The North Star


Second week of teacher’s strike

Government treatment fuels “our indignation and will strengthen our mobilization”

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Despite the cold weather and snow, mobilization and solidarity on the picket lines are growing, as the 66,000 teachers of the Fédération autonome de l'enseignement (FAE) have been on unlimited general strike for 10 days. Following the historic walkout on November 23, teachers demonstrated in front of the Radio-Canada building in Montreal, Ministry of Education offices in Montreal and Quebec City, and Premier François Legault's office in Montreal.

In a video addressed to teachers, FAE President Mélanie Hubert announced that the mobilization had been successful and made its presence felt at the bargaining table. After a year without making any progress in talks with the Treasury Board, the general strike called by the teachers forced the government to give in to some of their demands. A number of gains were made by the FAE, notably on the issue of class composition.

With this in mind, the federation's negotiating team submitted a counter-offer to the government after the first week of the strike, in an attempt to reach a settlement. The Treasury Board quickly rejected this offer, stating that "the union is sticking to its guns and has not included any flexibility in its counter-offer". FAE responded by inviting the Treasury Board to participate in the negotiation process, rather than obstructing it by publicizing the issue.

The FAE teachers are thus entering their second week of strike action without a strike fund. Despite this, mobilization remains strong, and support groups have been set up to back up the teachers. A Facebook group created at the end of November, "Entraide pour les profs en grève" (Mutual aid for striking teachers), already has almost 7,000 members, and offers of help are multiplying daily.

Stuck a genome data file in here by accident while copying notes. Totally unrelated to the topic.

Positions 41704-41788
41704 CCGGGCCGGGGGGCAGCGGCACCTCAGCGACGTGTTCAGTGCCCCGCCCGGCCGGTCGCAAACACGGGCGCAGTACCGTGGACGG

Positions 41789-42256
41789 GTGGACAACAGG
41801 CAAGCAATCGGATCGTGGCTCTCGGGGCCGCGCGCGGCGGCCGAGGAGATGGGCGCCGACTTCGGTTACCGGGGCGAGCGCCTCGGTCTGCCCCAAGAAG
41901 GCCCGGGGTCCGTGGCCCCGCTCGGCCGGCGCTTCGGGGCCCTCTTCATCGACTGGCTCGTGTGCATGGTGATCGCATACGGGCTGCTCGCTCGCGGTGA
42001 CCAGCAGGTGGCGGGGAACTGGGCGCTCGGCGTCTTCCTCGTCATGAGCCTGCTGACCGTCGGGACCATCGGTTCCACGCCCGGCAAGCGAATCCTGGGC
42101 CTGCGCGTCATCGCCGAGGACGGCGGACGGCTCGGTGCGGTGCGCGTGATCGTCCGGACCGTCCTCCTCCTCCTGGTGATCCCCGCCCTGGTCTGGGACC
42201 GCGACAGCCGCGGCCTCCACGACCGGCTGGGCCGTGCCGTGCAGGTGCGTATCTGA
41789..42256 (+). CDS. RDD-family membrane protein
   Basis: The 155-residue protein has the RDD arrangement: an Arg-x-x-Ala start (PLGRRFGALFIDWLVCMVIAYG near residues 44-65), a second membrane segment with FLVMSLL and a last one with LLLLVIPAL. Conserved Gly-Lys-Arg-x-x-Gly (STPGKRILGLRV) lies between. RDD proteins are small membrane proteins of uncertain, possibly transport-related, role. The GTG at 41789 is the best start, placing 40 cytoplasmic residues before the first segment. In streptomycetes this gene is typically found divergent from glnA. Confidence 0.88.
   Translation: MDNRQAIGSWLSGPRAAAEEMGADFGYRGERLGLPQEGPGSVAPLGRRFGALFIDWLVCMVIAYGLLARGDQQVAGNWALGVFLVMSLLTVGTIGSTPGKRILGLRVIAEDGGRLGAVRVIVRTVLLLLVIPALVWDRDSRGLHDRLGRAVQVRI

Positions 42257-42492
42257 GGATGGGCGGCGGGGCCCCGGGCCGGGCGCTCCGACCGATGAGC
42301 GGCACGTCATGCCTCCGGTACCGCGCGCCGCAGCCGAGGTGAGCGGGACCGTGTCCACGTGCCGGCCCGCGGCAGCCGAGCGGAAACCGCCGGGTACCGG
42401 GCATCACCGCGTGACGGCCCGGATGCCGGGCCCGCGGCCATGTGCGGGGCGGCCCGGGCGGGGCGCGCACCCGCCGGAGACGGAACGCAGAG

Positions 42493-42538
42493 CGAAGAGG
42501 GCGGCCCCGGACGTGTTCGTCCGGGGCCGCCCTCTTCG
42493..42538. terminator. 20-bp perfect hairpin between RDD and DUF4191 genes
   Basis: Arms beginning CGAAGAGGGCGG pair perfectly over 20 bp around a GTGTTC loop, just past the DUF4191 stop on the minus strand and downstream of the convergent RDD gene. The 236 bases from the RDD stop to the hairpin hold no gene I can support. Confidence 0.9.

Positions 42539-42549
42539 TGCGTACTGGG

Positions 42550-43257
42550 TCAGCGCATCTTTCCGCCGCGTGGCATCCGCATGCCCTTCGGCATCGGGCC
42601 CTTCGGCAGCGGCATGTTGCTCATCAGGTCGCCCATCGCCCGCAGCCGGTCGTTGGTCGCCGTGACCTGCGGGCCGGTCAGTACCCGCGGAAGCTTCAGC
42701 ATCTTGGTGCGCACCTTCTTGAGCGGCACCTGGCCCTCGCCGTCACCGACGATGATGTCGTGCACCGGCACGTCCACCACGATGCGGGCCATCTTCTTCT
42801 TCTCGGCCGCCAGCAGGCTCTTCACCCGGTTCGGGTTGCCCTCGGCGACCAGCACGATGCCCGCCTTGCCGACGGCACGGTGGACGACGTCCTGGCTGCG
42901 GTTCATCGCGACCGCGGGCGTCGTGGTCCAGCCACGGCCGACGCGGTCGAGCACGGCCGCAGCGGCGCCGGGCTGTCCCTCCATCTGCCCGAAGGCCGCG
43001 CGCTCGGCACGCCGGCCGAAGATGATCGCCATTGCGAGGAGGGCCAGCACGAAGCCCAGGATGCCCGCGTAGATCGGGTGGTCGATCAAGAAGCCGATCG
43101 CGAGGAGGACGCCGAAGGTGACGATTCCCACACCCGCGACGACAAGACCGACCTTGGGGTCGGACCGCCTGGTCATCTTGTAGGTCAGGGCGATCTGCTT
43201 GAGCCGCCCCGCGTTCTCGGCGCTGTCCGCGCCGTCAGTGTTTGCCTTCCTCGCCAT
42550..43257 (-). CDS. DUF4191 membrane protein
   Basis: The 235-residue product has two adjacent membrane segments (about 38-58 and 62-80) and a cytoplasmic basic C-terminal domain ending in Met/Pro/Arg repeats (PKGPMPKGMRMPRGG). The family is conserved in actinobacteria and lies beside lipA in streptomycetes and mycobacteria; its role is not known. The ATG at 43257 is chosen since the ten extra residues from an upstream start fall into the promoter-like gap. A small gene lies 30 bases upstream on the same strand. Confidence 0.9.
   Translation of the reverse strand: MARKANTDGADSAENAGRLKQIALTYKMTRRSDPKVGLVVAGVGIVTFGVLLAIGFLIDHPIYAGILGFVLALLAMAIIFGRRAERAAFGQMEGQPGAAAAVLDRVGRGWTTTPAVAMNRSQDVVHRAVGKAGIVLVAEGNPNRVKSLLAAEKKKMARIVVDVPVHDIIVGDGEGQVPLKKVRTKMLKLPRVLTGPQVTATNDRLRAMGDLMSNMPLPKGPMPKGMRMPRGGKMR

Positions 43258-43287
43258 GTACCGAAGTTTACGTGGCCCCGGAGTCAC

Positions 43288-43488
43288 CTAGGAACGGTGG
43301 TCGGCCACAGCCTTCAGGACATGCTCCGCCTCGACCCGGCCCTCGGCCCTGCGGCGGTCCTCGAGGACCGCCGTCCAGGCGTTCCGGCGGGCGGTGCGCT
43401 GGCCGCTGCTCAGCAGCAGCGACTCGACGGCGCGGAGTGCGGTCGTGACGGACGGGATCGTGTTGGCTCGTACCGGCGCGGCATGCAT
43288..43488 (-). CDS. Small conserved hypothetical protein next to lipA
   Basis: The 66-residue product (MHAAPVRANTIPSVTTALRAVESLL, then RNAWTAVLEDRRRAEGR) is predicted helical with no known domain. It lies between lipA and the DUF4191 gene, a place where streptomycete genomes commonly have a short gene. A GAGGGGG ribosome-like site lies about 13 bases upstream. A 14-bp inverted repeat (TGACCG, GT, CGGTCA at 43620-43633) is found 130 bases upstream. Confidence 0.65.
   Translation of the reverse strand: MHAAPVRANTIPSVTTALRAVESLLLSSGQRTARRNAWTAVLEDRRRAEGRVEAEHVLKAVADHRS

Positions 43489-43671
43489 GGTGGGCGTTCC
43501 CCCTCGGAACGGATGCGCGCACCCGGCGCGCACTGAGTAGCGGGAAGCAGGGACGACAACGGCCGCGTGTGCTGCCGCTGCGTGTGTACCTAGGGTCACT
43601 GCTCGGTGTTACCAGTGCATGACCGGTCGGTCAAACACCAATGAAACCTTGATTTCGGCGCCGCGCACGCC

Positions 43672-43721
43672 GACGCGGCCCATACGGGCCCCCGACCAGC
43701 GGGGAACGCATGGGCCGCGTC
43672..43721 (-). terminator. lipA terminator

Public support for FAE's demands is overwhelming. According to a Léger poll, 82% of Quebecers are in favour of raising teachers' salaries to the Canadian average, and 90% of those polled are in favour of setting a maximum time limit for evaluating students who are experiencing difficulties.

Treasury Board's attitude towards the FAE's counter-offer closes the door on any hope of reaching an agreement quickly. Negotiations are also stagnating between the Treasury Board and the United Front, despite the appointment of a conciliator at the end of November. The Fédération interprofessionnelle de la santé du Québec (FIQ), too, has been negotiating at the same tables for over a year without making any progress.

The United Front, which has an unlimited general strike mandate, has announced that it will be stepping up its pressure tactics with walkouts from December 8 to 14, in the hope of breaking the deadlock in negotiations and reaching an agreement before the holidays. The FIQ has also announced 3 strike days from December 11 to 14. Should negotiations drag on until 2024, the Common Front has indicated that it will carry out its mandate for an unlimited general strike.

In an attempt to neutralize the current pressure tactics, on December 4, the Centre de services scolaires de montréal (CSSDM) obtained an injunction against the teachers working there. The injunction prevents them from maintaining rigid picket lines in front of CSSDM schools until December 14. The measure was strongly criticized by the Alliance des professeurs et professeures de Montréal (APPM), which represents CSSDM teachers. "This contemptuous way of treating us only fuels our indignation and will strengthen our mobilization."

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